For the past few years, some Amherst Town Councilors have been pushing to have a parking structure built in the historical residential area on North Prospect Street (see e.g. here, here, here and here). The last studies done in 2018 stated that additional parking spaces are not needed. To this day, this is still evident because the town municipal parking lot adjacent to the CVS parking lot, as well as the surrounding street parking are never full. To my knowledge they have never been filled. So, why the big push? Well, you be the judge!
Why was the now under construction 90 unit housing building with retail space on the first floor at 11 East Pleasant Street approved with zero additional parking spaces? And why was the four story, 58 unit housing project at 26 Spring Street also approved with zero additional parking? To make matters worse, the 34 parking spaces at the Main Street municipal parking lot will be eliminated for the North Common project. To me, this seems counterproductive!
Who is approving these outlandish projects? Can they be held accountable to the residents of the Town of Amherst? I wish the Drake much success, billed as the downtown save all, which I congratulate and sincerely hope prospers. Nevertheless, with the opening of the Drake, there has not been a reduction in the number of open parking spots in the North Pleasant Street municipal parking lot or the surrounding street parking spots.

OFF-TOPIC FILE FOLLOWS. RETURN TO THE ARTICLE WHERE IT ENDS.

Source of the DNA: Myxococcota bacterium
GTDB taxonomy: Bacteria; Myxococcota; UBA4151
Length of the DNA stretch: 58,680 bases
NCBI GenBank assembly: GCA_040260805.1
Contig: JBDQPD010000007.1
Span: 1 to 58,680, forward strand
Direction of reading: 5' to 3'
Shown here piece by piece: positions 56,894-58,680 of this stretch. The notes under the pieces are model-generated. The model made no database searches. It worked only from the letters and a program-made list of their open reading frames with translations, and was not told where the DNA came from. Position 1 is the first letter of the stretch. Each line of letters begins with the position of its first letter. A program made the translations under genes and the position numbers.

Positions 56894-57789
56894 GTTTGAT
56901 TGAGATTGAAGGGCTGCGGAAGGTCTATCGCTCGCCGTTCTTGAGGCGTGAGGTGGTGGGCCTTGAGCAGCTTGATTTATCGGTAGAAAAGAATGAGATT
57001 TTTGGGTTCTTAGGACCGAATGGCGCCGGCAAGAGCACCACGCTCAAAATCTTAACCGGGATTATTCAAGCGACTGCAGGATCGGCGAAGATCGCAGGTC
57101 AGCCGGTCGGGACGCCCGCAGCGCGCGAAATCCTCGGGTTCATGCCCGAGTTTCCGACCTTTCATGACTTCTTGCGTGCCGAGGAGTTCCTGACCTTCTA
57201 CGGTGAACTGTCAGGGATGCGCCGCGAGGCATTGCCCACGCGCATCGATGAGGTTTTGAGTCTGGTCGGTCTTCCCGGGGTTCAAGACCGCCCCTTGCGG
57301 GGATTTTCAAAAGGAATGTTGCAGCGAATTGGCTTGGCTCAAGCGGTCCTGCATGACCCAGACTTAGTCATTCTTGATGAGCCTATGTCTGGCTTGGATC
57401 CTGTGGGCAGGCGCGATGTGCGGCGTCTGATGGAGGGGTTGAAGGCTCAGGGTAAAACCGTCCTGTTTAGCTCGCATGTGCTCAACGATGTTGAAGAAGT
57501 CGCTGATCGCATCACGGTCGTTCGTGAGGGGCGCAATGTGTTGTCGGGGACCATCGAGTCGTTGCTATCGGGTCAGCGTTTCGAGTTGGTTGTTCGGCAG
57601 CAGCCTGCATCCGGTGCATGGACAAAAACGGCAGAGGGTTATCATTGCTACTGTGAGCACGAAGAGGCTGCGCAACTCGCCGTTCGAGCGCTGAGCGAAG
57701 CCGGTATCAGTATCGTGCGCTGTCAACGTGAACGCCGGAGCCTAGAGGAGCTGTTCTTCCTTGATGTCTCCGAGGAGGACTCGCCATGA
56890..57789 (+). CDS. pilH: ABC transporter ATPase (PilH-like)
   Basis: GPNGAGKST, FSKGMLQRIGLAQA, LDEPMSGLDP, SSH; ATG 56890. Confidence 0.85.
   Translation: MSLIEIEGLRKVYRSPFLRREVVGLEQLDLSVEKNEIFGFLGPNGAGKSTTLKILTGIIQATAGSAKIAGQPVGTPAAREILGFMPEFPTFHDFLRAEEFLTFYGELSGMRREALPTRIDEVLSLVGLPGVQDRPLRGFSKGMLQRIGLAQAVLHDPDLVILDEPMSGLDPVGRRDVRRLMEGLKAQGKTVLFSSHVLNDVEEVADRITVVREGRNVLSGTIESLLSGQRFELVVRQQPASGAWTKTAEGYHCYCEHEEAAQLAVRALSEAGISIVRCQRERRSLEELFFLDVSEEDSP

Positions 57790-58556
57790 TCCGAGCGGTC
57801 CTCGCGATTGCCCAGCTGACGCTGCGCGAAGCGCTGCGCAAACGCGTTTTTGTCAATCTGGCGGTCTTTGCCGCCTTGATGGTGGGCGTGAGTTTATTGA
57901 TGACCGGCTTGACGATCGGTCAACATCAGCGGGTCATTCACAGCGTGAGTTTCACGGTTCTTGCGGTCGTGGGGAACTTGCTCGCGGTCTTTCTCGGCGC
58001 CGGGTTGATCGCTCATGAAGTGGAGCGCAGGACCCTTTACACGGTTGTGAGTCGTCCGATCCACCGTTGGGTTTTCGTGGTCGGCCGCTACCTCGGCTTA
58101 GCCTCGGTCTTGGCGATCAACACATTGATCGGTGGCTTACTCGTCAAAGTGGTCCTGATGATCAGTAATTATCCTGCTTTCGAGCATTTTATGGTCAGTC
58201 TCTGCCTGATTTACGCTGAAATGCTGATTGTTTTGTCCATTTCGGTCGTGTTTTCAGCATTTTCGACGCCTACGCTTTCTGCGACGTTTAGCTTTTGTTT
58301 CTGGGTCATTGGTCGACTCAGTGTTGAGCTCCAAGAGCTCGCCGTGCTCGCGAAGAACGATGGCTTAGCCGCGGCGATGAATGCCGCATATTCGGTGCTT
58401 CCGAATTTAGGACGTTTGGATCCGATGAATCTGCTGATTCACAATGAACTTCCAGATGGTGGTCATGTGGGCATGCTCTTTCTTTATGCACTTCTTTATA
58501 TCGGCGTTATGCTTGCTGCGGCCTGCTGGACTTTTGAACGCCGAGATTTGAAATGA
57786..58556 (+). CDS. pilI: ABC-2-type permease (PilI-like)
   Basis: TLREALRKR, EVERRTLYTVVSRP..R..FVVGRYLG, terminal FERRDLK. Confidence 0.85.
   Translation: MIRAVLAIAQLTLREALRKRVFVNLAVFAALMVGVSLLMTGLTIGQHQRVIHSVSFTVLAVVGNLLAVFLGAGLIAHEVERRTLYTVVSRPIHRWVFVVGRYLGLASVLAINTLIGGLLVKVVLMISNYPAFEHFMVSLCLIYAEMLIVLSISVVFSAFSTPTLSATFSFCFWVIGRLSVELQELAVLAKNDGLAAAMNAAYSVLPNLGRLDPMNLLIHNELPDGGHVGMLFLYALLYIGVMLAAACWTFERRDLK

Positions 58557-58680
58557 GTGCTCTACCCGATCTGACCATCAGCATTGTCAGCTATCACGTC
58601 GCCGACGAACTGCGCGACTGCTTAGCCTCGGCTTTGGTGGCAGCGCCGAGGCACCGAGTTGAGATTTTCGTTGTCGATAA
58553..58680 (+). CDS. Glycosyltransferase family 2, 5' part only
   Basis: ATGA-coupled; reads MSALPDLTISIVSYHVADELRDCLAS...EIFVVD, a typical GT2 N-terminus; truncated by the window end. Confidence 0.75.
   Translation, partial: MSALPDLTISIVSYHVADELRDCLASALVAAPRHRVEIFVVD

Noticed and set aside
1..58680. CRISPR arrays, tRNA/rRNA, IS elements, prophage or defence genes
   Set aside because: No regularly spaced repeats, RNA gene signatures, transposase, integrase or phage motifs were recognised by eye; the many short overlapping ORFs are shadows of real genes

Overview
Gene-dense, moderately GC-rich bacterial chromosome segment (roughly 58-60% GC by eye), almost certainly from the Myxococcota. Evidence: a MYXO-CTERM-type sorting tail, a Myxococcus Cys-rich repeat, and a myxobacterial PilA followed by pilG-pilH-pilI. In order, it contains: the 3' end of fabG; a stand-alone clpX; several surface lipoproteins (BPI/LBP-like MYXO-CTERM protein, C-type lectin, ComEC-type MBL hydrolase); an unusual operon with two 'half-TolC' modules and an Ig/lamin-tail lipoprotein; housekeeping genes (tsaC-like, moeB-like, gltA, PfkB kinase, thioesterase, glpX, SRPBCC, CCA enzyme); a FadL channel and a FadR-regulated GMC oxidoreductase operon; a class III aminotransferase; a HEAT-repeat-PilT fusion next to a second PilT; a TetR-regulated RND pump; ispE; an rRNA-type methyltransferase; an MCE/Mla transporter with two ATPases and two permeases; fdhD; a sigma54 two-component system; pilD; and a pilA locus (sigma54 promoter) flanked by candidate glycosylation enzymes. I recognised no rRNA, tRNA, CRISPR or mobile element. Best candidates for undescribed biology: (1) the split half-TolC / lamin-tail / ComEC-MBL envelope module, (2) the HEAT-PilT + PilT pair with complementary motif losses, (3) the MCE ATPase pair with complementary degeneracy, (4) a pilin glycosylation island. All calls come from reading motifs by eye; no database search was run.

In my opinion, the Town of Amherst should put a high value on the visual appeal of our streets and businesses. Looking around the town, do we see a theme of coordinated beauty? Do the businesses reflect small town ambiance with natural greenery mixed in with the historic buildings? What image do we want to present to the public? If we want to increase visitors, tourists and make Amherst a destination and if we want new, permanent residents and not just students, then we must have an overview of what we want our town to look like. To build a massive five story parking garage next to a 1 story CVS just does not fit the visual appeal of the beautiful historic houses or the Historic Museum of Amherst on North Prospect Street.
It’s time to re-evaluate these pro-garage arguments and actually do some planning for the town that we want.
Jay Silverstein is a resident of Amherst